The Cartoon Laws of Physics

(Originally "O'Donnell's Laws of Cartoon Motion", Esquire, 6/80)
[often quoted from "IEEE Institute", 10/94; V.18 #7 p.12]

(Anonymous comments on the main laws that did not appear in the original are marked with parenthesis.)

This copy of the Cartoon Laws of Motion was ripped off from Doug Merritt's Website(archived).
You can see the unedited version (without additions and exceptions) via Lynn Gold's archives from 1996.
The original print copy from 1985, An Elementary Education: An Easy Alternative to Actual Learning, can be found at Goodreads or on LibraryThing

  1. Any body suspended in space will remain in space until made aware of its situation.
    Daffy Duck steps off a cliff, expecting further pastureland. He loiters in midair, soliloquizing flippantly, until he chances to look down. At this point, the familiar principle of 32 feet per second per second takes over.
    (Exception: This does not apply to cool characters who've never studied law.)
    (Appendum: Any species capable of flight, upon distraction of vertigo, will lose ability of flight. Conversely, any two feathers held in each hand and waved will (temporarily) give flight to any character that does so.)
  2. Any body in motion will tend to remain in motion until solid matter intervenes suddenly.
    Whether shot from a cannon or in hot pursuit on foot, cartoon characters are so absolute in their momentum that only a telephone pole or an outsize boulder retards their forward motion absolutely. Sir Isaac Newton called this sudden termination of motion the stooge's surcease.
  3. Any body passing through solid matter will leave a perforation conforming to its perimeter.
    Also called the silhouette of passage, this phenomenon is the speciality of victims of directed-pressure explosions and of reckless cowards who are so eager to escape that they exit directly through the wall of a house, leaving a cookie-cutout-perfect hole. The threat of skunks or matrimony often catalyzes this reaction.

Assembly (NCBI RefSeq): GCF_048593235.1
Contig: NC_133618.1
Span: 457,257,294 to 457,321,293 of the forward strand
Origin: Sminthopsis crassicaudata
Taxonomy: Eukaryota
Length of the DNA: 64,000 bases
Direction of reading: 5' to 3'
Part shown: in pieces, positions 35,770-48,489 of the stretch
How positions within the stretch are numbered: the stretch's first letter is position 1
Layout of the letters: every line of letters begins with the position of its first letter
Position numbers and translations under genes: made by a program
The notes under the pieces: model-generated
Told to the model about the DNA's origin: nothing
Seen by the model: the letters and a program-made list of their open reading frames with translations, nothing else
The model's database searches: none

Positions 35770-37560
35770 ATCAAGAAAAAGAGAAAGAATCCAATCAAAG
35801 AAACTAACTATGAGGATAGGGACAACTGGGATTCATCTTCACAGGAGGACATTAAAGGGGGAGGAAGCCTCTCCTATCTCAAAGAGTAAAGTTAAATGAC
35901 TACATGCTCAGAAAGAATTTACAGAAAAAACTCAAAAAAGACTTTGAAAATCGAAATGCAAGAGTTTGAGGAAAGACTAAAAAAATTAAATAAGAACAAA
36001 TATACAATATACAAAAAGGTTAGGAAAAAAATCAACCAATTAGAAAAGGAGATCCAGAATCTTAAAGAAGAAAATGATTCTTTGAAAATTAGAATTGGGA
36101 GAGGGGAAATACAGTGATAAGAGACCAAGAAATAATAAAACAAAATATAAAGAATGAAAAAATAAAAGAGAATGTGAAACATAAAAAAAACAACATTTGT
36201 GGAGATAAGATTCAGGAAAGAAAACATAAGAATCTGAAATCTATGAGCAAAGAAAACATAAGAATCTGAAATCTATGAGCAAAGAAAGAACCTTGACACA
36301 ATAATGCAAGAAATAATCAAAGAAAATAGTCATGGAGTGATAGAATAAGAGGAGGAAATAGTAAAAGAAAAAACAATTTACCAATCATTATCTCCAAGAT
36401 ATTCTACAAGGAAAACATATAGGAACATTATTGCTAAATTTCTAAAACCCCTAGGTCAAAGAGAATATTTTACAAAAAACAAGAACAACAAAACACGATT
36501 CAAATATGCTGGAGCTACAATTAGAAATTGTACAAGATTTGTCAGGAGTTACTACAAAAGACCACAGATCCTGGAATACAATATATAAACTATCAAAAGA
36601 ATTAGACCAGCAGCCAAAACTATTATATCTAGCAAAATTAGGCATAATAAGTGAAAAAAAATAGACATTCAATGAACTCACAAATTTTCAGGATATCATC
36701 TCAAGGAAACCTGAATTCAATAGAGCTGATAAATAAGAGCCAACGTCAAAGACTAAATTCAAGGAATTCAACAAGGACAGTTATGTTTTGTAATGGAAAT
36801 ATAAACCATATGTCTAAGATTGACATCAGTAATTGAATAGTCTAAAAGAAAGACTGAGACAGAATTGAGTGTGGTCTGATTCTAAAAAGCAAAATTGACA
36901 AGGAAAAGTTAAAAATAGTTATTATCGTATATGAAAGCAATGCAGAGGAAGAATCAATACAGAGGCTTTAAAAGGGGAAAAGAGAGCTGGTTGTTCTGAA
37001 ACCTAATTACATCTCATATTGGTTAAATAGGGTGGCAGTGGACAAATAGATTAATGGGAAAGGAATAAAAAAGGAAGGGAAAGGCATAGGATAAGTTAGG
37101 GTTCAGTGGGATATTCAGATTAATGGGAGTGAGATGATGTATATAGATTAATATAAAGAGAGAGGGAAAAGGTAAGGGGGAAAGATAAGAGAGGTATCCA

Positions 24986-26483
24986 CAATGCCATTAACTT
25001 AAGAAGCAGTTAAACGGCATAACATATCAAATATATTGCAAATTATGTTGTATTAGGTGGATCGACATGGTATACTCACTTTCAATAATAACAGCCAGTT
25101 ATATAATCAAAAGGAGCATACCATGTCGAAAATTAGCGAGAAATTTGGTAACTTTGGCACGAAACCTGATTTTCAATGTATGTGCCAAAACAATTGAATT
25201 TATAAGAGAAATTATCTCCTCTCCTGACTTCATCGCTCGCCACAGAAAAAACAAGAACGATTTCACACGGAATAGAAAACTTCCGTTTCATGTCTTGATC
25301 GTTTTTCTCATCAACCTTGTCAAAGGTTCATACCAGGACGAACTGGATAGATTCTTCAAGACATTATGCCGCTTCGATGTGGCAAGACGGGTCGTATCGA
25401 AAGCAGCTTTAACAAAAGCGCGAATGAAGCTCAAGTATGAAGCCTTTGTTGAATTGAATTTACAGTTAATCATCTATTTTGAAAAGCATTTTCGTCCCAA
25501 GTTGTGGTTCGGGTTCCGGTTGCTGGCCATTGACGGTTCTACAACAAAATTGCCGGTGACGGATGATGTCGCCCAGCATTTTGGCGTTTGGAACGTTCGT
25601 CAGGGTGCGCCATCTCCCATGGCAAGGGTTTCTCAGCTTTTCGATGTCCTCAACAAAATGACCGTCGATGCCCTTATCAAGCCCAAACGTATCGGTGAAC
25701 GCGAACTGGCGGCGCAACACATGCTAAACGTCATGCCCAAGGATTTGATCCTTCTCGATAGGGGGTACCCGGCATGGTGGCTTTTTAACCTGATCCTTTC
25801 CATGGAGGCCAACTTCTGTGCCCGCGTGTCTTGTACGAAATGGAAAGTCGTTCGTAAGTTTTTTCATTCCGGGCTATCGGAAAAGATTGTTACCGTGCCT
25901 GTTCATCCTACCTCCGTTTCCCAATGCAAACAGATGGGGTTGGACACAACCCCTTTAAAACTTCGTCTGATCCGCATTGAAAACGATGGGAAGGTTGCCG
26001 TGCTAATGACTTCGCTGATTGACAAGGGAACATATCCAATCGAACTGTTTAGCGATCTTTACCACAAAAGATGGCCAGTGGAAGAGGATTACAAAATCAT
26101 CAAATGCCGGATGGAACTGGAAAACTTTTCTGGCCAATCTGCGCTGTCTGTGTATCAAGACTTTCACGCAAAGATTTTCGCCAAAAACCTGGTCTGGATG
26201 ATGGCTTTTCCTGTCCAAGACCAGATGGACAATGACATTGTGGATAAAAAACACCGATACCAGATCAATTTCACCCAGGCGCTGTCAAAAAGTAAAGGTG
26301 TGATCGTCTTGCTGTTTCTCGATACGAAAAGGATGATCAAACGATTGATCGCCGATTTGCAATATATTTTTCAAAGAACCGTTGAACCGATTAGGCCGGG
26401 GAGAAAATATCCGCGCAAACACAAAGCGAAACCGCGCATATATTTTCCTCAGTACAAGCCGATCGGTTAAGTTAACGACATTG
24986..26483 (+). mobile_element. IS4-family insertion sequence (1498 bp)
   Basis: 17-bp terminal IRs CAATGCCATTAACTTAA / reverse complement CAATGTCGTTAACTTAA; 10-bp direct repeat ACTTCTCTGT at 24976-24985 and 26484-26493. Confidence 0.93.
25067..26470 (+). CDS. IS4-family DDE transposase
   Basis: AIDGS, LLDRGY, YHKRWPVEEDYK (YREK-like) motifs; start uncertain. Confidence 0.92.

4. The time required for an object to fall twenty stories is greater than or equal to the time it takes for whoever knocked it off the ledge to spiral down twenty flights to attempt to capture it unbroken.
    Such an object is inevitably priceless, the attempt to capture it inevitably unsuccessful.
  5. All principles of gravity are negated by fear.
    Psychic forces are sufficient in most bodies for a shock to propel them directly away from the earth's surface. A spooky noise or an adversary's signature sound will induce motion upward, usually to the cradle of a chandelier, a treetop, or the crest of a flagpole. The feet of a character who is running or the wheels of a speeding auto need never touch the ground, especially when in flight.
  6. As speed increases, objects can be in several places at once.
    This is particularly true of tooth-and-claw fights, in which a character's head may be glimpsed emerging from the cloud of altercation at several places simultaneously. This effect is common as well among bodies that are spinning or being throttled.
    A `wacky' character has the option of self-replication only at manic high speeds and may ricochet off walls to achieve the velocity required.
  7. Certain bodies can pass through solid walls painted to resemble tunnel entrances; others cannot.